It’s time to sew! There are not a lot of seams to sew in this quilt, but many are unconventional. There are three main things to know about: Thread choice, strip sets and offset seams. This week’s big takeaway (also a big takeaway in life) is “good enough.”
My default thread for piecing is 50 wt Aurifil 2600 — a light grey or Aurifil 2024 White (affiliate link). Something neutral and on the lighter sides is great as a go-to. But if I want to go a step further, I ask myself a few questions:
- What colour is my quilt top?
- What is a lightest of the main colours?
- What do I have on hand?
My quilt top here is purples, plums and peach. Peach is the lightest of the main colours. I want to choose a light colour of thread in case some thread tails show up under than lightest fabric colour. I had a 50 wt peachy/rose gold on hand (Aurifil 2215) so I used that. Another reason to use a colour that is harmonious with your palette is that if for some reason your fabric pulls at the seams and the thread shows, it will still “go” with your quilt top.
I am not a fan of pinning if I don’t have to. I don’t pin when I’m putting my strips together because nothing has to really line up. Be sure not to pull any fabrics taut, just let them rest comfortably on top of one another as they run through the machine.
I prefer to press my seams to one side rather than open. For the strip sets, make sure that your seams are all pressed to one direction. This is a matter of preference, but I like the way the quilt feels when the bulk is distributed that way. It’s about the tactile texture.
NOTE: Once you cut this stripe in half (baby size), you’ll want to press one set in the other direction. This will help you “nest” your seams and reduce bulk when you’re assembling.
Cutting: Mark the centre line of your strip set by folding it in half and pressing a temporary line. Mark the centre of this line. Align your 45 degree marking of your ruler with the edge of your strip set, as well as the centre marking with the cutting edge. Be sure to closely follow the direction of the cut on the strip sets vs. the bar.
We will try our very best to align the stripes at the offset seam! Mark a 1/4″ seam allowance on the back of one strip set. I mark at the intersections only and at either end.
Align your strip sets, right sides together. Make sure your stripes’ seams a folding away from each other. Lining the stripes up: When you fold back one layer right on that 1/4″ line, your seams should make a nice diagonal — something like this:
For additional photos on this technique, check out Tip #5 in this post about lone star quilts:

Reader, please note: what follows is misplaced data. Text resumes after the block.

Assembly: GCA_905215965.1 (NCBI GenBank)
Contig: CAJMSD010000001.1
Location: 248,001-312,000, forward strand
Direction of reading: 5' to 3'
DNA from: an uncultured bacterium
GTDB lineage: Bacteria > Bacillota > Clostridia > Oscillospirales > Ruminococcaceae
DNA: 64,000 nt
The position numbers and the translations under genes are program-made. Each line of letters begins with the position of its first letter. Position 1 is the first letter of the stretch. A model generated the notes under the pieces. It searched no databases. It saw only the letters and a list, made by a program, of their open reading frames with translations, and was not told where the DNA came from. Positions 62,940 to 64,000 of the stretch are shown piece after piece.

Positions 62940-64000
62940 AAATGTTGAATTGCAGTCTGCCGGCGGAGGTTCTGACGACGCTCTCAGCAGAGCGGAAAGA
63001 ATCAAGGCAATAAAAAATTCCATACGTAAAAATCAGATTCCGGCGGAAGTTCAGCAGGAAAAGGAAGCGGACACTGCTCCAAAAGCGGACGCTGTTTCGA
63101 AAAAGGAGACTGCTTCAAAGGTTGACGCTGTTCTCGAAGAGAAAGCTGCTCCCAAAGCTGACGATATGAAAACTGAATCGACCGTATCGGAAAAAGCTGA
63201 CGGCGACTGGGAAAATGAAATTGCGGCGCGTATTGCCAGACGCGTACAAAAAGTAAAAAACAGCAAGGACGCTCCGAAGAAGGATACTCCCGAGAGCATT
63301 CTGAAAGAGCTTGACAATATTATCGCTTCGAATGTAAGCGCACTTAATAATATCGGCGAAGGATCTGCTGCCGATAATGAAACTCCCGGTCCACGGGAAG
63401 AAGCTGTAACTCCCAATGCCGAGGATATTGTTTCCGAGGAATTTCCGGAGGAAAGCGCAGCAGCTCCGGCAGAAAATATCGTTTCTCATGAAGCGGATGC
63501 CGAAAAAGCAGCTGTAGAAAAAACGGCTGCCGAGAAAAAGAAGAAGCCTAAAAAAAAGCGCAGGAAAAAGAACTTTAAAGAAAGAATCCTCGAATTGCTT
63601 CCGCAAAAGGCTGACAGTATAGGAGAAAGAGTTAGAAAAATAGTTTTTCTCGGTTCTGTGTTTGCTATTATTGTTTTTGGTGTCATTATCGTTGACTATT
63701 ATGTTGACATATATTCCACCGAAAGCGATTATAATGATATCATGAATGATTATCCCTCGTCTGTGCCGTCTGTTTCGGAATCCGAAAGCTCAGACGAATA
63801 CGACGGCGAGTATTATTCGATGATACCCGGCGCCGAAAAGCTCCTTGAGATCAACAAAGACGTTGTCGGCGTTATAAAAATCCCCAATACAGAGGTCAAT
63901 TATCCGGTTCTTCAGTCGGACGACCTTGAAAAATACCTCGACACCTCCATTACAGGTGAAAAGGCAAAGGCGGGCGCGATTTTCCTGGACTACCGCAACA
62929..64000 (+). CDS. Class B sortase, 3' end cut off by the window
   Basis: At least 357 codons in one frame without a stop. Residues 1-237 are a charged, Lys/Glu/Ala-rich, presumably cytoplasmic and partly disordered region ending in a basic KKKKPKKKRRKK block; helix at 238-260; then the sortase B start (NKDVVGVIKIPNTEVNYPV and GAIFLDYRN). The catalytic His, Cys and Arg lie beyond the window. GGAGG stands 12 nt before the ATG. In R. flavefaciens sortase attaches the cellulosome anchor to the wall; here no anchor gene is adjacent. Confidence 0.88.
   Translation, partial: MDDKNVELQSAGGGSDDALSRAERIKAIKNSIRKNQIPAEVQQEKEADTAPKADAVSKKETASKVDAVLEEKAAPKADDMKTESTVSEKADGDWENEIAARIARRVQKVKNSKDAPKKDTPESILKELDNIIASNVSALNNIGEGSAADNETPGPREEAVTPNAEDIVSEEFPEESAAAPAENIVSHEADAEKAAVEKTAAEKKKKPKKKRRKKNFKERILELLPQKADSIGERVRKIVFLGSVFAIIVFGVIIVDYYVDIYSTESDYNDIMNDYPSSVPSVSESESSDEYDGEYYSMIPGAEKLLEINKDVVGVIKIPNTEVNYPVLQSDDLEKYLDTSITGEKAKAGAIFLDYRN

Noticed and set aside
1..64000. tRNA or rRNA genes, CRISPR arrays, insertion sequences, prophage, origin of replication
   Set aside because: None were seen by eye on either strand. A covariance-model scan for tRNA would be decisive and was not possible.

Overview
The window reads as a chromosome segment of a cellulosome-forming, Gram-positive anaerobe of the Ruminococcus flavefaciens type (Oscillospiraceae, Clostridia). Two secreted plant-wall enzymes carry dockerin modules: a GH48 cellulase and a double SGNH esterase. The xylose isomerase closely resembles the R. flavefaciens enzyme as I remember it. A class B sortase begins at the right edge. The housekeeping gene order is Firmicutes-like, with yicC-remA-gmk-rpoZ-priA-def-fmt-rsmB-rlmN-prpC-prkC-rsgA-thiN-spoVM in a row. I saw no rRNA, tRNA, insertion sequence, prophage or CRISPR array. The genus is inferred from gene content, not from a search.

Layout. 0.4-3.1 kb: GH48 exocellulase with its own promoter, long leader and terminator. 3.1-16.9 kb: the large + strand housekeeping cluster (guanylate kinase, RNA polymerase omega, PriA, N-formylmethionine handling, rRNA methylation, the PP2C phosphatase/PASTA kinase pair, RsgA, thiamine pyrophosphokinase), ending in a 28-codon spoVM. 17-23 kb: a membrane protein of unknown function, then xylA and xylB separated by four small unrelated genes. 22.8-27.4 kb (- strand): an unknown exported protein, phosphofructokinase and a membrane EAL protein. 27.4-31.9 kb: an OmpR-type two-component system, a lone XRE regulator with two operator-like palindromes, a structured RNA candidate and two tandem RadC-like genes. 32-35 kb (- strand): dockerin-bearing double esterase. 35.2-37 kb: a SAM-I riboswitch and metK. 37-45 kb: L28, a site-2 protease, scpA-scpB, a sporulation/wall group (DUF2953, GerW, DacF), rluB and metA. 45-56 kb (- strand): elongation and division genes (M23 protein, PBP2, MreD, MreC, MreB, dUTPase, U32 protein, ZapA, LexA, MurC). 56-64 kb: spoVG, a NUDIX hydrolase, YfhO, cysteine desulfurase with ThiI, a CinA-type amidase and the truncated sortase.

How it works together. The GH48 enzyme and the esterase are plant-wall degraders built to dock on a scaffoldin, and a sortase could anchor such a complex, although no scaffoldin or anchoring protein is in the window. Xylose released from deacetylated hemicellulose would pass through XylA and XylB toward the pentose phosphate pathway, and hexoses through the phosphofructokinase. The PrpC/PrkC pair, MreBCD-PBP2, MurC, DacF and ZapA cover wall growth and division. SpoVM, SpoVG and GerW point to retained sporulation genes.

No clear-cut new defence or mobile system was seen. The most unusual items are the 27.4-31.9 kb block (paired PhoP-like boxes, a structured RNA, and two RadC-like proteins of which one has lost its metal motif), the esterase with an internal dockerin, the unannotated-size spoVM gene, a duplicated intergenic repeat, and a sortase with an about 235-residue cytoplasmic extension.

Continue honing your offset seam skills when you assemble Triangles Y and Z to the “bar”.
Tip: When making the join above, sew only a little bit before and after the points. Check to see if they align and then finish off the rest of the seam. This means that if you’re unhappy with the way it lines up, you don’t have as much to rip out!
The Concept of “Good Enough”
When you have your nose right up against your work, you can only see your flaws. If your points don’t match exactly, don’t fret. Take a step back. Is it noticeable? Or is it “good enough”?
If you’re still unhappy with it once you’ve taken a step back (or even walked away for awhile), you can get your seam ripper out. DO NOT do this more than three times. The seams that join the stripe sets are along a bias edge. The more you fiddle with it, the wonkier it will get and it will start working against you!
Now Leave It Alone
When you’ve added Triangles Y and Z using offset seams and assembled the quilt top, you will have no bias edges exposed. This is the most stable this quilt will be until the binding is put on. So here is where you can take a break and when you’re ready to both trim AND baste, you can move on — which is next week on the sew-along!
Ahhhh, OK, this makes the offset seams seem very do-able! I’ve seen the term once before in a garment pattern, but I basically ignored it and was extremely liberal in my definition of “good enough.” Haha! (But I’ve become pickier since!) The tip for folding the piece back and confirming that they create a continuous diagonal is very helpful. Thank you!!
It does sound scarier than it is! Give it a try and you’ll get better at it as you move along.